So domestic fans are like that, no disrespect once again like I said, but it is the truth. Domestic fans are like that, where as international fans they idolize you. I am not looking for nobody to bow down to my feet like I am king. I have never looked for that, fame means nothing to me homie, it is all about the money at this point so I can care less about that. But the truth is go to Japan or Taiwan or Canada, they idolize us west coast artists. Not just me but everybody, Warren G, Nate, Snoop, Kurupt, Daz. They love us, they absolutely adore us. It's nothing like when you come out here. It's like oh you know Shade? Yeah he is cool, I like his music. You go out international and it's oh you know Shade? Oh yeah Shade got this and that, yeah we love him and everything he puts out. And again it ain't just that they are on some positive shit, they positive because the music ain't crap. It ain't because they are being biased. I don't make wack music so I don't expect them to be like oh Shade is garbage.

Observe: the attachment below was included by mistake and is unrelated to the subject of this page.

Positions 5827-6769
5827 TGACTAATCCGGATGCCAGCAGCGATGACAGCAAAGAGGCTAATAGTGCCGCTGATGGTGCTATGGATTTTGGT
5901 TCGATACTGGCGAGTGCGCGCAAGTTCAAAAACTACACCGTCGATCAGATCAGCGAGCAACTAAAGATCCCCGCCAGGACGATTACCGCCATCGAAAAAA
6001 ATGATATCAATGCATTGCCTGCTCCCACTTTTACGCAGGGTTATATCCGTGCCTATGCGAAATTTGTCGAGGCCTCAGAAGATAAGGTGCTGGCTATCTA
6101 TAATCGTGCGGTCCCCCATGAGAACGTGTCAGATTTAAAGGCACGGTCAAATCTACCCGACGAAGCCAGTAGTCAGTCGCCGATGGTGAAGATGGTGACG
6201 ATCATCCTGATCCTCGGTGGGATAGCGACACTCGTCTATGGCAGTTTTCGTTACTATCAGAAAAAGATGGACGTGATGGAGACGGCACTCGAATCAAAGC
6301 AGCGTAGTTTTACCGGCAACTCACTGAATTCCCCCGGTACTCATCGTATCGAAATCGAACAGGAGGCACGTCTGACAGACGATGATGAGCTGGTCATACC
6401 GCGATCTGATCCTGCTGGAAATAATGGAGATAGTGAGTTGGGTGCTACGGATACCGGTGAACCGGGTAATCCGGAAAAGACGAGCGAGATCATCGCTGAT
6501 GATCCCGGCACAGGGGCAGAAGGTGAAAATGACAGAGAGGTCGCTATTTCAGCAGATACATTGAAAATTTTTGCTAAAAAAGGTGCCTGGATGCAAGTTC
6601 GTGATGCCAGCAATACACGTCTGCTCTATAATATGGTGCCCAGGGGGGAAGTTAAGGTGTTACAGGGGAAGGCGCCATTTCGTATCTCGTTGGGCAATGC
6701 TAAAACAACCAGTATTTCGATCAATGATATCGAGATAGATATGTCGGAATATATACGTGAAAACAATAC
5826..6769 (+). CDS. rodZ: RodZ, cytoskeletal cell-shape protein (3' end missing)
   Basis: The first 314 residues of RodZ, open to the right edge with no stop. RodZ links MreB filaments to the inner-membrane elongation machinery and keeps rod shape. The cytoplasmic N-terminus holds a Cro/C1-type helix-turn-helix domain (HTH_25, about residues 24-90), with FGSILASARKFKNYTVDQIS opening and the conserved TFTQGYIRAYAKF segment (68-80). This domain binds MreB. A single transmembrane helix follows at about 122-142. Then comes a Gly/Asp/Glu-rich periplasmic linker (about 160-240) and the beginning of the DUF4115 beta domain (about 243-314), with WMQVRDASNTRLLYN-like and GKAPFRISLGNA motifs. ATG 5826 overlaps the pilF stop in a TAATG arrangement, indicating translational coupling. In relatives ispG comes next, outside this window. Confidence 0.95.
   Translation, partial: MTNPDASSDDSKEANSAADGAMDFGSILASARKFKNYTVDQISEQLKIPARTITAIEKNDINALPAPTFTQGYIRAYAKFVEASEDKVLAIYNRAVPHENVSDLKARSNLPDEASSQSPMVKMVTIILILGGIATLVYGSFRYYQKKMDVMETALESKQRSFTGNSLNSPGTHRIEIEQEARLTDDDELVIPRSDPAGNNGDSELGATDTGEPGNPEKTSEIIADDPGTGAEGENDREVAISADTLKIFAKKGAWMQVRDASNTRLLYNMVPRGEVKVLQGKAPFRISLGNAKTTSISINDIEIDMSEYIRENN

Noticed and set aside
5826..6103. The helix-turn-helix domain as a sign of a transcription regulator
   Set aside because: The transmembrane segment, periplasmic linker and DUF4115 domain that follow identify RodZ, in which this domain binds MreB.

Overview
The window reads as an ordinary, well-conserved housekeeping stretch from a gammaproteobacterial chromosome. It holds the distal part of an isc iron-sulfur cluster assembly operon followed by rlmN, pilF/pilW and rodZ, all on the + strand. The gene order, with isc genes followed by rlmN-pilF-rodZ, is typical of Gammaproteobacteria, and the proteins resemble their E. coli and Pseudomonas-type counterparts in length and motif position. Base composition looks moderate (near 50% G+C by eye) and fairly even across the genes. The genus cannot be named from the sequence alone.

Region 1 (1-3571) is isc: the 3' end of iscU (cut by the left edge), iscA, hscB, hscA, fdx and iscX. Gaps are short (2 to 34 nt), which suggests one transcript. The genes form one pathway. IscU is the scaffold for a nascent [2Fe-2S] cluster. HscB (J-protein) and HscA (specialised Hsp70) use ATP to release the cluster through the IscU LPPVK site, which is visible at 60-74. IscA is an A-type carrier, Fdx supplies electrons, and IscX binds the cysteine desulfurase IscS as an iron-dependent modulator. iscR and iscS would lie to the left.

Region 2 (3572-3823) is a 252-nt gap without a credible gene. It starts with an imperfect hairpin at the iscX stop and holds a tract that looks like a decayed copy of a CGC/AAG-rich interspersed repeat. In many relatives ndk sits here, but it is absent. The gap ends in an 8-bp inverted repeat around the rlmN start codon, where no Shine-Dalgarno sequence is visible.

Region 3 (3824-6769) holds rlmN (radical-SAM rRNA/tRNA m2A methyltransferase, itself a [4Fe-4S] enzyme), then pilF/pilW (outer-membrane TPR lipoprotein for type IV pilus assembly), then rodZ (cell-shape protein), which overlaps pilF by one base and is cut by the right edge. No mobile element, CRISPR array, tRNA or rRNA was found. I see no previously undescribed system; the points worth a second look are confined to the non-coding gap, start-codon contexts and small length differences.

But out here I expect them to say it because everybody wants to be a rapper now. Everybody wants to do this so if I am doing it and I am successful, or I sound good, I am competition. Once I become competition I am no longer good anymore, I am crap. That is how it goes, and I can't gauge my career off of biased opinions and false critique. You are not telling me the truth, you are telling me things to make me discouraged so that I won't do this anymore. That is what you get domestically that you do not get internationally. Internationally it is all love, they wanna shake your hand, they wanna go out to dinner. It is alot of stuff beyond the performance and the internet aspect of doing a concert for people. These people when they go home, they still thinking about you. They got you on their walls like back in the day. Like back in the day when you would take posters out of magazines and put them on the wall, they doing it. You can go to some places in France homie I shit you not, Paris, France and these other places where they do grafitti and all of that, you will find certain hip hop artists faces on the wall, and mine is up there with the greatest of them. With the 2pac's and the Biggie's and Jay-Z's and all of that. I did not tell them to do that, that is just how they feel.